The Kennedy Assassination (November 22, 1963) 50 Years Later
Paul Craig Roberts
November 22, 2013
November 22, 2013, is the 50th anniversary of the assassination of President John F. Kennedy. The true story of JFK’s murder has never been officially admitted, although the conclusion that JFK was murdered by a plot involving the Secret Service, the CIA, and the Joint Chiefs of Staff has been well established by years of research, such as that provided by James W. Douglass in his book, JFK And The Unspeakable, published by Simon & Schuster in 2008. Ignore Douglass’ interest in the Trappist monk Thomas Merton and Merton’s prediction and focus on the heavily documented research that Douglass provides.
Or just turn to the contemporary films, taken by tourists watching JFK’s motorcade that are available on YouTube, which show clearly the Secret Service pulled from President Kennedy’s limo just prior to his assassination, and the Zapruder film that shows the killing shot to have come from President Kennedy’s right front, blowing off the back of his head, not from the rear as postulated in the Warren Commission Report, which would have pushed his head forward, not rearward.
I am not going to write about the assassination to the extent that the massive information permits. Those who want to know already know. Those who cannot face the music will never be able to confront the facts regardless of what I or anyone else writes or reveals.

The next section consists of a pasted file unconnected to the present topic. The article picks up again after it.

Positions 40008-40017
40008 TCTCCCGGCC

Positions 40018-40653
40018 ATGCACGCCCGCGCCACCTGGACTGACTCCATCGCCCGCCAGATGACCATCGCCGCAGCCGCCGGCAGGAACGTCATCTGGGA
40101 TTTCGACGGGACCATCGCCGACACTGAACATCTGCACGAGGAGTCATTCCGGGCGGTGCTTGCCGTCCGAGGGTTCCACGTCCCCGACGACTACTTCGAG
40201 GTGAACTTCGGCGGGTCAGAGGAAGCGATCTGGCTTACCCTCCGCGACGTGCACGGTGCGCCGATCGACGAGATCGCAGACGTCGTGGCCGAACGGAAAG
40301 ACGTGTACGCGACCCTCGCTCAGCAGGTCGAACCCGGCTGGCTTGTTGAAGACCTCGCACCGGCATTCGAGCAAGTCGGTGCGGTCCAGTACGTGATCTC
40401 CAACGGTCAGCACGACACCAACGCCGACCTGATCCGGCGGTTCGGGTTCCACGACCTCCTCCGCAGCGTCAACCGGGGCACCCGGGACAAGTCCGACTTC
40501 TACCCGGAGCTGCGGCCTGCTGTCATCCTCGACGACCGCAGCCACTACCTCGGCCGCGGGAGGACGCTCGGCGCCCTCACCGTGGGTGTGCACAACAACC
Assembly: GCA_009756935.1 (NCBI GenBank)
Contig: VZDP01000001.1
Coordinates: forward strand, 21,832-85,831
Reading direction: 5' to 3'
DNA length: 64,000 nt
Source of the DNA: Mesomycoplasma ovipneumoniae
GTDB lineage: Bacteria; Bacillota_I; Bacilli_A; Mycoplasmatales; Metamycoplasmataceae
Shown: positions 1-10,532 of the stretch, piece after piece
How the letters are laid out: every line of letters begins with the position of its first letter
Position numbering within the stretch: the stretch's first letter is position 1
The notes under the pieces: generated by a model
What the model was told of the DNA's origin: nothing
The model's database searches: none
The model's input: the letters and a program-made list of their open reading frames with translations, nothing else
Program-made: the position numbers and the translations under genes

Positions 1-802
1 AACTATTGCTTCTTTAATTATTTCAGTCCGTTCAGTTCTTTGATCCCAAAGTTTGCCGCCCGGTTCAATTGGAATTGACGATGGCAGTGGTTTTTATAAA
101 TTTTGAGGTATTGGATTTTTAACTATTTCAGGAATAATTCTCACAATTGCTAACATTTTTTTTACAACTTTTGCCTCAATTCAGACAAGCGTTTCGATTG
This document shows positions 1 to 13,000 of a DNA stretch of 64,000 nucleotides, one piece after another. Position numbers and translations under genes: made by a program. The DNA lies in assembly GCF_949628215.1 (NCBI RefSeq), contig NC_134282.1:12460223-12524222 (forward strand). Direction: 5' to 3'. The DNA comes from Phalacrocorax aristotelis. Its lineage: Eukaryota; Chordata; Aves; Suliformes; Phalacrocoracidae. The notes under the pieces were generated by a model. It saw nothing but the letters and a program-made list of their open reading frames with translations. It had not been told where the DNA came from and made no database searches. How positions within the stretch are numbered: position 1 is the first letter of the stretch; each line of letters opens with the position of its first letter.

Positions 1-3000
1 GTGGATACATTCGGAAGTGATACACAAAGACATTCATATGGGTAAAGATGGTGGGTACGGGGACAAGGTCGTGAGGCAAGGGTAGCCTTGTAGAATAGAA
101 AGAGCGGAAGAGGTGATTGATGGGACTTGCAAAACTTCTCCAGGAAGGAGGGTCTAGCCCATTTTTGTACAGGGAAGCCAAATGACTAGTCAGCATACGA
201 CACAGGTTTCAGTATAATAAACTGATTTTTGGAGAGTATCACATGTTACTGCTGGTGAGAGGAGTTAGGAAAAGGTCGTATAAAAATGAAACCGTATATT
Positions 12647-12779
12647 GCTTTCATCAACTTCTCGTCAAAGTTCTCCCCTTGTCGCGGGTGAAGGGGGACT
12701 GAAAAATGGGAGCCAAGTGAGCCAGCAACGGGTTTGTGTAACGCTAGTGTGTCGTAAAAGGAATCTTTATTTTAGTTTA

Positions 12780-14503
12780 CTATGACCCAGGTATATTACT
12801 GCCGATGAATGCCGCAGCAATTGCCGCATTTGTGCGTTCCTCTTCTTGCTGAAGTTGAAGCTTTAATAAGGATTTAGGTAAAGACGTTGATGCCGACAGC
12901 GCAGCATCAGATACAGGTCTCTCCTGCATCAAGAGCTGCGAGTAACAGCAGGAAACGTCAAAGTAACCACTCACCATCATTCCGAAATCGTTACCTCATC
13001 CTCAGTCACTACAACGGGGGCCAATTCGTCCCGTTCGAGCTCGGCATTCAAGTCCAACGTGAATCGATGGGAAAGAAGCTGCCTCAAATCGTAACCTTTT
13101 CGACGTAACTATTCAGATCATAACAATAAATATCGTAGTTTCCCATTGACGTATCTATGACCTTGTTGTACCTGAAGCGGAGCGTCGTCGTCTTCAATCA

To briefly review, the facts are conclusive that JFK was on terrible terms with the CIA and the Joint Chiefs. He had refused to support the CIA organized Bay of Pigs invasion of Cuba. He had rejected the Joint Chiefs’ “Operation Northwoods,” a plan to commit real and faked acts of violence against Americans, blame Castro and use the false flag events to bring regime change to Cuba. He had rejected the Joint Chiefs case that the Soviet Union should be attacked while the US held the advantage and before the Soviets could develop delivery systems for nuclear weapons. He had indicated that after his reelection he was going to pull US troops out of Vietnam and that he was going to break the CIA into a thousand pieces. He had aroused suspicion by working behind the scenes with Khrushchev to defuse the Cuban Missile Crisis, leading to claims that he was “soft on communism.” The CIA and Joint Chiefs’ belief that JFK was an unreliable ally in the war against communism spread into the Secret Service.